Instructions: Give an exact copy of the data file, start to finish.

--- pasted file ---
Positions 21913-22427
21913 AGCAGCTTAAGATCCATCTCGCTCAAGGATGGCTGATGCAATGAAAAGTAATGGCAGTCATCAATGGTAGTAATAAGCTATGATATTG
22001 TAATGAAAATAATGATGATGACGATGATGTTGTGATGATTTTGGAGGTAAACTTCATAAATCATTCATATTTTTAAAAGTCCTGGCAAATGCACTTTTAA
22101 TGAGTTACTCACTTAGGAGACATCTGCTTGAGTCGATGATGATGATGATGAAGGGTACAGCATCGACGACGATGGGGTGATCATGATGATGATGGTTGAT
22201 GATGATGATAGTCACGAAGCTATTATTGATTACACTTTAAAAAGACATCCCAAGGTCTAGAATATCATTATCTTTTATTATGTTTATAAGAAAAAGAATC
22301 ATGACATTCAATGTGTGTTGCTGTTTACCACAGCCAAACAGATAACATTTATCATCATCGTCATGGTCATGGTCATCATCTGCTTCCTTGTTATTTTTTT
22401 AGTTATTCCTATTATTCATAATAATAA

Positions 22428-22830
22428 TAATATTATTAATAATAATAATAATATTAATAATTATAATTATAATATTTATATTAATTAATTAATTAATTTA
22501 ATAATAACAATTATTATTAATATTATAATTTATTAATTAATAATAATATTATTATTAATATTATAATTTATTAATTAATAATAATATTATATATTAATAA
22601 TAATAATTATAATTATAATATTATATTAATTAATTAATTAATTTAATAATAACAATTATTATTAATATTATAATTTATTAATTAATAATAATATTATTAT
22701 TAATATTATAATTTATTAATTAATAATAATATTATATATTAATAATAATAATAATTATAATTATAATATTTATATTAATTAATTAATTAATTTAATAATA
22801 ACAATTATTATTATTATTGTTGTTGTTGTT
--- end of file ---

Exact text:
Positions 21913-22427
21913 AGCAGCTTAAGATCCATCTCGCTCAAGGATGGCTGATGCAATGAAAAGTAATGGCAGTCATCAATGGTAGTAATAAGCTATGATATTG
22001 TAATGAAAATAATGATGATGACGATGATGTTGTGATGATTTTGGAGGTAAACTTCATAAATCATTCATATTTTTAAAAGTCCTGGCAAATGCACTTTTAA
22101 TGAGTTACTCACTTAGGAGACATCTGCTTGAGTCGATGATGATGATGATGAAGGGTACAGCATCGACGACGATGGGGTGATCATGATGATGATGGTTGAT
22201 GATGATGATAGTCACGAAGCTATTATTGATTACACTTTAAAAAGACATCCCAAGGTCTAGAATATCATTATCTTTTATTATGTTTATAAGAAAAAGAATC
22301 ATGACATTCAATGTGTGTTGCTGTTTACCACAGCCAAACAGATAACATTTATCATCATCGTCATGGTCATGGTCATCATCTGCTTCCTTGTTATTTTTTT
22401 AGTTATTCCTATTATTCATAATAATAA

Positions 22428-22830
22428 TAATATTATTAATAATAATAATAATATTAATAATTATAATTATAATATTTATATTAATTAATTAATTAATTTA
22501 ATAATAACAATTATTATTAATATTATAATTTATTAATTAATAATAATATTATTATTAATATTATAATTTATTAATTAATAATAATATTATATATTAATAA
22601 TAATAATTATAATTATAATATTATATTAATTAATTAATTAATTTAATAATAACAATTATTATTAATATTATAATTTATTAATTAATAATAATATTATTAT
22701 TAATATTATAATTTATTAATTAATAATAATATTATATATTAATAATAATAATAATTATAATTATAATATTTATATTAATTAATTAATTAATTTAATAATA
22801 ACAATTATTATTATTATTGTTGTTGTTGTT